Vitamin D


Vitamin D(Calciferol) refers to several related fat-soluble vitamin variants, all of which are sterol (cholesterol-like) substances. D2, or activated ergo-calciferol, is the major synthetic form of provitamin D; D3, or cholecalciferol, is found in animals, mainly in fish liver oils. These are converted in the liver and kidneys to 25-hydroxycholecalciferol, and 1, 25-dihydroxylcholecalciferol, the major circulating active forms of vitamin D.


Vitamin D is also known as the “sunshine” vitamin because it is actually manufactured in the human skin when in contact with the ultraviolet light in the sun’s rays. The sunlight interacts with 7-dehydrocholesterol to form cholecalciferol, which is then transferred to the liver or kidneys and converted to active vitamin D. Wintertime, clouds, smog, and darkly pigmented skin reduce the body’s production of the “sunshine” vitamin.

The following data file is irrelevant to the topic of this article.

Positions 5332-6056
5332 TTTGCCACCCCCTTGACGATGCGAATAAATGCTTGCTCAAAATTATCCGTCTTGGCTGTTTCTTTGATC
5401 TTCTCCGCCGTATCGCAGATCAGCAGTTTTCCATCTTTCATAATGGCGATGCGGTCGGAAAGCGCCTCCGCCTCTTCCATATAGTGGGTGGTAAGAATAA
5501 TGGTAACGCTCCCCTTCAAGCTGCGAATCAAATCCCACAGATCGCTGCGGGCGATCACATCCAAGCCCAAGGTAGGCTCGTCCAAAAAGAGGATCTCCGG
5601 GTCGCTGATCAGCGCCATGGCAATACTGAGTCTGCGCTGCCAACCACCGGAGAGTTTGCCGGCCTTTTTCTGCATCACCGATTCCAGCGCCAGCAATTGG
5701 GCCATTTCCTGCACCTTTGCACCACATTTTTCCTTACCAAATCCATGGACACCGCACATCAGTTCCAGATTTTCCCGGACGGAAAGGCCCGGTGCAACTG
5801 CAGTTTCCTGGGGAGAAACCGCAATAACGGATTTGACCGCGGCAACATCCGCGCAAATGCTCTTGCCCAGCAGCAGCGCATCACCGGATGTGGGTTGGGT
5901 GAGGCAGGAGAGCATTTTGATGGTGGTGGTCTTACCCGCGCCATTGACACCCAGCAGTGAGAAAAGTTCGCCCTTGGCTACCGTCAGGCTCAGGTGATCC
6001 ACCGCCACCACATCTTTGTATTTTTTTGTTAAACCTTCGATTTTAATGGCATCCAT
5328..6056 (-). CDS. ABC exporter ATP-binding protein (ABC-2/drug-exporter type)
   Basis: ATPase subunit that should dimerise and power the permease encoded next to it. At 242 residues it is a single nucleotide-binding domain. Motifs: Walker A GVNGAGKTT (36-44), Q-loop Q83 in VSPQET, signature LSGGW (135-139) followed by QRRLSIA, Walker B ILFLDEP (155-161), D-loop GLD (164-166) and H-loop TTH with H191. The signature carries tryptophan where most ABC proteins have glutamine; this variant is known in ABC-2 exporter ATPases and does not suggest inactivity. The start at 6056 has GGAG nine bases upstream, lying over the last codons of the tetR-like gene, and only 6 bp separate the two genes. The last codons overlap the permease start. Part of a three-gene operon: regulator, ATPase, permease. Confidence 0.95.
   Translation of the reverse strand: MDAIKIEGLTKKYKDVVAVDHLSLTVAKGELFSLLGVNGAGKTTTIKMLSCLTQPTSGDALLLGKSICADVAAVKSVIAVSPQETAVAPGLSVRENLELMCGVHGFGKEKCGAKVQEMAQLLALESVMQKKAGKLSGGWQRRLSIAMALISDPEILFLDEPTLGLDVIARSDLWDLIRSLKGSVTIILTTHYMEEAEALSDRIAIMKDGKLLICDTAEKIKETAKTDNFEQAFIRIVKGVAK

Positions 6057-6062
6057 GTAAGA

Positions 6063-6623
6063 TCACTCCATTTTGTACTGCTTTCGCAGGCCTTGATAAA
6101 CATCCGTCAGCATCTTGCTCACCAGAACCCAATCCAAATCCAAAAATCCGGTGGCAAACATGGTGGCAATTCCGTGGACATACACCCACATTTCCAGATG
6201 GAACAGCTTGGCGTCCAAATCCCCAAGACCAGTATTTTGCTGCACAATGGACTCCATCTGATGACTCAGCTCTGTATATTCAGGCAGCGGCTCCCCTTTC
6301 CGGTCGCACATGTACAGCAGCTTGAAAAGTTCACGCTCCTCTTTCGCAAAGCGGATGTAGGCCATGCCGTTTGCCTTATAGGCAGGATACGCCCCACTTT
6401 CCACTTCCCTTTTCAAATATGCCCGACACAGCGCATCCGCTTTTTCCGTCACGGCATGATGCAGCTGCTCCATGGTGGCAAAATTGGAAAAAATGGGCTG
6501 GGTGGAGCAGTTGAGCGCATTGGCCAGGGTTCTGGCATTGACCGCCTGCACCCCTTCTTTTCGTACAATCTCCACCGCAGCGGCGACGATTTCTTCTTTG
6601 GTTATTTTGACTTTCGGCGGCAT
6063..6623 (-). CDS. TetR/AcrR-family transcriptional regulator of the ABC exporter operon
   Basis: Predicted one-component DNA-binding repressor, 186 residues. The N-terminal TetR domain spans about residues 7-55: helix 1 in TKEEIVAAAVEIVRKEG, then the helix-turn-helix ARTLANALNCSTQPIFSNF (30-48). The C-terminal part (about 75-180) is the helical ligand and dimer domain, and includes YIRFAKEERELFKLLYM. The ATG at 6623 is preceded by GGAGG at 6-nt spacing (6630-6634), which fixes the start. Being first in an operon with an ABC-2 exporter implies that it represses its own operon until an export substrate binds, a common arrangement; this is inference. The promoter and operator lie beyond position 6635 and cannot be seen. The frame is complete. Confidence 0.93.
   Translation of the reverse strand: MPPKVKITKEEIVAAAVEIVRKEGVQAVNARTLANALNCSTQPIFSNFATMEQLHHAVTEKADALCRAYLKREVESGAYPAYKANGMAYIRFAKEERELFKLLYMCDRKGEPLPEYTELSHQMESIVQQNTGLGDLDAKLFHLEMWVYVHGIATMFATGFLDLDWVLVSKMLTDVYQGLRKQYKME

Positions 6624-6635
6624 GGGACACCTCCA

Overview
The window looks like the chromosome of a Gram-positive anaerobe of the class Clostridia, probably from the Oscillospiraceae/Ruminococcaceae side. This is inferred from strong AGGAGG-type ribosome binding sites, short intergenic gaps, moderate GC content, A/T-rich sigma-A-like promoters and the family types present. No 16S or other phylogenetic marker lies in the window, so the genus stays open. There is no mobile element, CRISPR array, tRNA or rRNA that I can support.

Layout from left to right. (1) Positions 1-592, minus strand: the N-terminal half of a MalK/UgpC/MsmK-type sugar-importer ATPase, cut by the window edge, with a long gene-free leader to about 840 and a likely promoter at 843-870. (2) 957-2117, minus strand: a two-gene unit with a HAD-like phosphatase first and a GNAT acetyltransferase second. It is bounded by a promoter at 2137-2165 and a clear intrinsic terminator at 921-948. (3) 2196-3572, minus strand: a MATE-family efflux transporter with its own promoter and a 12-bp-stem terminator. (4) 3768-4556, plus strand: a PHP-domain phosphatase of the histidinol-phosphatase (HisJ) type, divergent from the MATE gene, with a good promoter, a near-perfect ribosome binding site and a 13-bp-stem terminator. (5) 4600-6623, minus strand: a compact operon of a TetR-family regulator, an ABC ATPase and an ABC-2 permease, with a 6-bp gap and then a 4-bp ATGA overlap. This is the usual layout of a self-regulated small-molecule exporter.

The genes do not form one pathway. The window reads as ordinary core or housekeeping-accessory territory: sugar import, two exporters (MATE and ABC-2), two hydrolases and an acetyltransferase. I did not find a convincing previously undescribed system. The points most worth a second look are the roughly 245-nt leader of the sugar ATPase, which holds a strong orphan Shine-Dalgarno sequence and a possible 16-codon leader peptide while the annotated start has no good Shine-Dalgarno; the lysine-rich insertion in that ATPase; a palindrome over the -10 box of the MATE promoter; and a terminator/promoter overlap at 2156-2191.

This fat-soluble vitamin, when ingested, is absorbed through the intestinal walls with other fats with the aid of bile. Mineral oil binds vitamin D in the gut and reduces its absorption. From the blood, calciferol is taken mainly to the liver, where it is utilized or stored. Vitamin D is also stored in the skin, brain, spleen, and bones. Vitamin D intake must be more finely tuned in regard to the right therapeutic level than most other vitamins, and it is considered by many authorities to be the most potentially toxic vitamin.
Symptoms of vitamin D toxicity can easily occur when vitamin D is taken in large amounts or with excessive sun exposure. (It is possible that part of sun poisoning symptoms are due to vitamin D toxicity.)


Sources: Provitamin D is found mainly in animal foods. D3, or “natural” vitamin D, is found in fish liver oil, which is the traditional source of both A and D. Cod liver oil is a commonly used source. Egg yolks, butter, and liver have some D, as do the oily fish, such as mackerel, salmon, sardines, and herring. Most homogenized milk and some breakfast cereals are “fortified” with synthetic vitamin D to give children, particularly, sufficient amounts. The plant foods are fairly low in D, with mushrooms and dark leafy greens containing some. Strict vegetarians who do not get adequate exposure to sunlight need to be concerned about getting their 400 IUs of vitamin D daily.